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NASA's new Ares rocket test flight : pics and vids

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posted on Oct, 28 2009 @ 12:57 PM
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CAPE CANAVERAL, Fla. — NASA's newest rocket blasted off on a brief test flight today, taking the first step in a back-to-the-moon program that could yet be shelved by the White House.

The 327-foot Ares I-X rocket resembled a giant white pencil as it shot into the sky, delayed a day by poor weather.

Nearly twice the height of the spaceship it's supposed to replace — the shuttle — the skinny experimental rocket carried no passengers or payload, only throwaway ballast and hundreds of sensors. The flight cost $445 million.

"Oh, man. Well, how impressive is that," said Jeff Hanley, manager of NASA's space frontier program, known as Constellation. "You've accomplished a great step forward for exploration," he told launch controllers.

It was the first time in nearly 30 years that a new rocket took off from Kennedy Space Center. Columbia made the maiden voyage for the shuttle fleet back in 1981.

Liftoff, in fact, occurred 48 years and one day after the first launch of a Saturn rocket, a precursor to what carried astronauts to the moon during the Apollo program. The Saturn V moon rockets were the tallest ever built, an impressive 363 feet.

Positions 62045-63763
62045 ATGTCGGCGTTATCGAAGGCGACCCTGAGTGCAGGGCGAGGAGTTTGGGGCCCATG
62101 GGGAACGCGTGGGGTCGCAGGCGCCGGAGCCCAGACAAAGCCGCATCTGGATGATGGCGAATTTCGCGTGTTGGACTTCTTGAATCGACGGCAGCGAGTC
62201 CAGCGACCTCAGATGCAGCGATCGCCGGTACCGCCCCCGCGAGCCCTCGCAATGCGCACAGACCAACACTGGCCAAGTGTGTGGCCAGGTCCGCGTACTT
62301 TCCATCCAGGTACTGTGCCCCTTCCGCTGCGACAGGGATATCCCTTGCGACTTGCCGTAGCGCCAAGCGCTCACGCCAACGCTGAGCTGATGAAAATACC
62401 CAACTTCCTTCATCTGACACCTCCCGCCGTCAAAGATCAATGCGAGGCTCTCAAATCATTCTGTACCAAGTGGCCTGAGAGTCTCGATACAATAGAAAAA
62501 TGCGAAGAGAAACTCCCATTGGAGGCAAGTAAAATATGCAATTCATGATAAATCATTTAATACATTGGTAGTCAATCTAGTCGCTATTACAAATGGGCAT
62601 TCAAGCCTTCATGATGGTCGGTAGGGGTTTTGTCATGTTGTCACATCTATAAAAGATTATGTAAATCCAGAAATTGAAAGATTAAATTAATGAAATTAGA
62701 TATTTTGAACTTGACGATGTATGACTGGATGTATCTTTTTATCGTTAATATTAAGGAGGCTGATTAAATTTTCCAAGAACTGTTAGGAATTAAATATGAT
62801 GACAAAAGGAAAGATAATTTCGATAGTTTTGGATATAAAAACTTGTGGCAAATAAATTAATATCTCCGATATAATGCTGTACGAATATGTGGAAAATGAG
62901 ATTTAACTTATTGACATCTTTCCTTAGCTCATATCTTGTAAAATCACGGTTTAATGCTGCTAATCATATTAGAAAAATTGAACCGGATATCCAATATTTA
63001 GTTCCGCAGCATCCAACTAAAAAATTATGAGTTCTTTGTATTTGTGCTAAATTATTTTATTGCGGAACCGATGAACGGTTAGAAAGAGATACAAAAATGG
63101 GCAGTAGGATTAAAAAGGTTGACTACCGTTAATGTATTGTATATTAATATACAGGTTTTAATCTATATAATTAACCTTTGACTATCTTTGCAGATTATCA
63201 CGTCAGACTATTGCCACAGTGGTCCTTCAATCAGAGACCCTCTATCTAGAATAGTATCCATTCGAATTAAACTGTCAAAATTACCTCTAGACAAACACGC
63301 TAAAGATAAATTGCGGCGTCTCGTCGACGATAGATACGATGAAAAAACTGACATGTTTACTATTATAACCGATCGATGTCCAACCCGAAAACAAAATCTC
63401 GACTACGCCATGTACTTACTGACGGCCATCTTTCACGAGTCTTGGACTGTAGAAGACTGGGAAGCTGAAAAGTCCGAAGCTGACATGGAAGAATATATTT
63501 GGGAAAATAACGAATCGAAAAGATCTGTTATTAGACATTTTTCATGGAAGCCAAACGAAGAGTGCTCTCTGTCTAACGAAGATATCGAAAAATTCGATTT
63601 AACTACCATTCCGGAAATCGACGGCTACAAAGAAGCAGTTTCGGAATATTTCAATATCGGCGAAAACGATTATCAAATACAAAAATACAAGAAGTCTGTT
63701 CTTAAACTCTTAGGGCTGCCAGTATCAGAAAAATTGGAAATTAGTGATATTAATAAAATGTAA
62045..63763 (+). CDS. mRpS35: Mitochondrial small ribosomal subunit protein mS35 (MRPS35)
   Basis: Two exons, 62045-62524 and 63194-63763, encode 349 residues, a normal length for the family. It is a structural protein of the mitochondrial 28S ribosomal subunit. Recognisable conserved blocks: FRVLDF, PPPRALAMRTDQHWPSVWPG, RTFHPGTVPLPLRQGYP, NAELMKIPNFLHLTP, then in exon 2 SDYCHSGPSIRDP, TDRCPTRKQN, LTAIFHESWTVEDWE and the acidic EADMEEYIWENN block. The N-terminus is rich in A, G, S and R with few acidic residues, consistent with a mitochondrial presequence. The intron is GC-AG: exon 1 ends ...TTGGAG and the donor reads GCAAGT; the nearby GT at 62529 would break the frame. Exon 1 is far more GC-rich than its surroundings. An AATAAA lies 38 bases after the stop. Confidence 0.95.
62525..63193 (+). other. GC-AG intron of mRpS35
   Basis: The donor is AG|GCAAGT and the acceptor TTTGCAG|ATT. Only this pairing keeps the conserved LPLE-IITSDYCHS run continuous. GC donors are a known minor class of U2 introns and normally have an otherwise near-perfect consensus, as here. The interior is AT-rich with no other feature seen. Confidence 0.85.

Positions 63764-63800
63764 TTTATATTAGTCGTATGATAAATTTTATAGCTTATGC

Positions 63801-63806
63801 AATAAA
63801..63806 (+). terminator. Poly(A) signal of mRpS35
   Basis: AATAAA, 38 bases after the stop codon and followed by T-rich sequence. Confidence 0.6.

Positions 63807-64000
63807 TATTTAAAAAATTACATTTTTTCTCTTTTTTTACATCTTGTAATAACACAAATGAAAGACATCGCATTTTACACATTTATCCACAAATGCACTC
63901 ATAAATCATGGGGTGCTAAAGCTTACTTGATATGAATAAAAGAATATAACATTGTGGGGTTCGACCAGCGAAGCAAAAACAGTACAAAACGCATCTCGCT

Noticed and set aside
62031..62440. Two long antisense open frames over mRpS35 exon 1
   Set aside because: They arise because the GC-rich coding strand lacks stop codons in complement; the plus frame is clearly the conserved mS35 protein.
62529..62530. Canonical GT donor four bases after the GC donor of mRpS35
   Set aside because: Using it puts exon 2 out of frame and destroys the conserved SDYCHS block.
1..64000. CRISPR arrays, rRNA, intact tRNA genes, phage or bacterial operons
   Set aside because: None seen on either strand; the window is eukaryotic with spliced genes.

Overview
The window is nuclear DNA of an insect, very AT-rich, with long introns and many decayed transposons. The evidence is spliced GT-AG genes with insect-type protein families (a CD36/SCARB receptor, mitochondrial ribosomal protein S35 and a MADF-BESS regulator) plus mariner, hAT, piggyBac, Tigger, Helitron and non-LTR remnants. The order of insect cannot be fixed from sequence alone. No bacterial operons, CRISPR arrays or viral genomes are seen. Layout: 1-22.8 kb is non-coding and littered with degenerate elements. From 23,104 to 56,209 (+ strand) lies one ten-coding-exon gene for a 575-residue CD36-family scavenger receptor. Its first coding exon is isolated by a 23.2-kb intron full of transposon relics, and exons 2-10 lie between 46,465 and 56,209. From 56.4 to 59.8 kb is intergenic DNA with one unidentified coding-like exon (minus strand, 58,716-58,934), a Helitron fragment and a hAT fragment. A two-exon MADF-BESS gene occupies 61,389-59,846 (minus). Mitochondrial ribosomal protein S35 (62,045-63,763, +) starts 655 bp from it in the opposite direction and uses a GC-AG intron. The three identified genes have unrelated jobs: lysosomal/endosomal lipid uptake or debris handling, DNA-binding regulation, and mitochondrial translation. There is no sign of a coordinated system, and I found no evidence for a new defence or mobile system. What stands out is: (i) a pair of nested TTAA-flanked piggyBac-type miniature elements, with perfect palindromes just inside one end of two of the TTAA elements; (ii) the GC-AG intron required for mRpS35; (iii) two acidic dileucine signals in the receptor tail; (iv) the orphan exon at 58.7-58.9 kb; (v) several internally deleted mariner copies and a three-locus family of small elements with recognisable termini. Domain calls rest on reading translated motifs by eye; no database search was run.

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I don't even see why they need a new rocket design if the Apollo rockets did so well 40 years ago. The article says its supposed to replace the shuttle but the shuttle was never designed to go to the moon.



[edit on 28-10-2009 by VitalOverdose]




posted on Oct, 28 2009 @ 01:01 PM
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Originally posted by VitalOverdose
I don't even see why they need a new rocket design if the Apollo rockets did so well 40 years ago.

We want the ability to land at very high latitudes, even at the poles if need be, and we want to stay on the surface for much longer than we ever have before. Last but not least, we want to be able to reuse the capsules. Apollo's equipment cannot provide that kind of capability.

The shuttle wasn't designed to go to the moon, true, but Ares I is supposed to provide us with the ability to transfer crews to and from ISS, which would have been the role of the shuttle after station construction was completed. Sadly Ares will not give us the cargo capacity though, but we should still be able to bring back limited amounts that can fit within the living space (which is far more than a Soyuz).

[edit on 28-10-2009 by ngchunter]



posted on Oct, 28 2009 @ 03:38 PM
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reply to post by ngchunter
 

That all seems reasonable.



Thats an awesome sight



[edit on 28-10-2009 by VitalOverdose]



posted on Oct, 28 2009 @ 09:28 PM
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An earlier test. 22 million horse power.


CGI simulation


The real test flight.



[edit on 28-10-2009 by VitalOverdose]



posted on Oct, 29 2009 @ 01:01 AM
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off-topic post removed to prevent thread-drift


 



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